Hand-Crafted Baker

I’ve had my own Nicholson Baker post sitting in draft for many months, but thankfully Barrett Hathcock observes what makes Baker’s work tick:

Perhaps what’s striking about his prose is that it “feels” old fashioned. It feels in some ways pre-Modern. It feels written by hand. I have no way to quantify this, and I’m not sure I can offer a more canny analysis of this gut response. I suppose it comes partly from his vocabulary and partly from the feeling that his narrators are almost totally without a sense of or aspiration for hipness or a certain type of contemporary sophistication. They are, basically, excitable dorks and are energetically unironic. And—and perhaps this is the source of the lack of drama, the reason why these novels are one quiet still pool in the middle of so many contemporary prose-whales—the narrators are basically happy. In their compulsive noticing they exude a type of strange joy.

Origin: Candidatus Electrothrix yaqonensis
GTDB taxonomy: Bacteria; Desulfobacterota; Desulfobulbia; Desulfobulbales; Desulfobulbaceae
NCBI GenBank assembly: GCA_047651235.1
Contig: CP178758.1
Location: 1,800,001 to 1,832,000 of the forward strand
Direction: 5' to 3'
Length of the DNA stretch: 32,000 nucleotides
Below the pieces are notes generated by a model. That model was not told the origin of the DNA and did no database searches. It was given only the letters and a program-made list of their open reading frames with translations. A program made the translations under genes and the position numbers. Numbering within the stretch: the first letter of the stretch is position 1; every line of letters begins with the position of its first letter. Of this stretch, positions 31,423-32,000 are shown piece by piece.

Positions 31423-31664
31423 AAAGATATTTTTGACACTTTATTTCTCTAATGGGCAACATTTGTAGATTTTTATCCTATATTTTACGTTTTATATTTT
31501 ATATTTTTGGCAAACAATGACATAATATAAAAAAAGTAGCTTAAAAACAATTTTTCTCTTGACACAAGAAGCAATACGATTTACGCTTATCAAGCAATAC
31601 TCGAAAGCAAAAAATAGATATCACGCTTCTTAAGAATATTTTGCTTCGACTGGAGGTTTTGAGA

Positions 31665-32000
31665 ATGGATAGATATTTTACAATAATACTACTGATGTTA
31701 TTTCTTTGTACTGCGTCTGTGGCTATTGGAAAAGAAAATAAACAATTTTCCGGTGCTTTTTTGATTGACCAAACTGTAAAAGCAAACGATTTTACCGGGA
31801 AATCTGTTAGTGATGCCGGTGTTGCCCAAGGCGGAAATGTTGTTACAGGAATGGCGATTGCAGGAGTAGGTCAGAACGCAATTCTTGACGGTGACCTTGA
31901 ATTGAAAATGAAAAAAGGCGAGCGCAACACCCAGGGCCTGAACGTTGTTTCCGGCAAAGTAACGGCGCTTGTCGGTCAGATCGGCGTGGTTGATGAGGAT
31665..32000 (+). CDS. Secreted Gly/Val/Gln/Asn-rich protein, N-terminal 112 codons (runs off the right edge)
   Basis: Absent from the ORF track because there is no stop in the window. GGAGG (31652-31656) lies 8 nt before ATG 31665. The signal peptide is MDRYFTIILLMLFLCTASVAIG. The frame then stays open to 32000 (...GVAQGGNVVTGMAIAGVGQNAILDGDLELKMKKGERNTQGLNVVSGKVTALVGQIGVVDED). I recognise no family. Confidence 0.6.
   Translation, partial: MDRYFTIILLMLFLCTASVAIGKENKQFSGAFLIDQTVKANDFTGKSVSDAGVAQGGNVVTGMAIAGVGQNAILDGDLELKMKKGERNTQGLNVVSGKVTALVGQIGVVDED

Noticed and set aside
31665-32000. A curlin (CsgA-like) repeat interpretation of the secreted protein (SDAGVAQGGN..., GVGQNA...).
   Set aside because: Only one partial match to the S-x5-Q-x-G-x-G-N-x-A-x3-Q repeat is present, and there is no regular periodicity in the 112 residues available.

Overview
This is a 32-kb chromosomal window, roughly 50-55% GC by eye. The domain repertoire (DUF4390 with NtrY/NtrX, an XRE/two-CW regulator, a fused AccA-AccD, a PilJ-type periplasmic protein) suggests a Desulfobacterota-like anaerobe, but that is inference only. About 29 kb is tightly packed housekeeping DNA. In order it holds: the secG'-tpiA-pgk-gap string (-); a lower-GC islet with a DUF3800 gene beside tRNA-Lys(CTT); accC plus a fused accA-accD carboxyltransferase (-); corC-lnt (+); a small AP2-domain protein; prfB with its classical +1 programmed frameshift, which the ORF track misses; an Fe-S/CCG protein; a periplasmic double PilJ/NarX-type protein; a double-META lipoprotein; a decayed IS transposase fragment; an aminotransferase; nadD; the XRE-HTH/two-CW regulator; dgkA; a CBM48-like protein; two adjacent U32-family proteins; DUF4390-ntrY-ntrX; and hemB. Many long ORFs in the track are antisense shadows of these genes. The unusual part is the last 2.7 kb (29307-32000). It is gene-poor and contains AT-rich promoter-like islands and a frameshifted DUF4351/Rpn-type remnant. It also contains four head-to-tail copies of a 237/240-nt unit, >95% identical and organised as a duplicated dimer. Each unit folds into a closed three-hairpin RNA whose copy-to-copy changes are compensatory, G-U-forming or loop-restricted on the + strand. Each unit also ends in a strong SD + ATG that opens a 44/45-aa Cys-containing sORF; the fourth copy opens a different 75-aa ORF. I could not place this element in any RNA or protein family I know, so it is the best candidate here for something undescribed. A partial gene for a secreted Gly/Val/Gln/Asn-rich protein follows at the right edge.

[UPDATE: Derik has discovered Baker of late too. Maybe this is the cue to read the Baker volumes I haven’t read that have been sitting in my long-term TBR pile for quite a while.]

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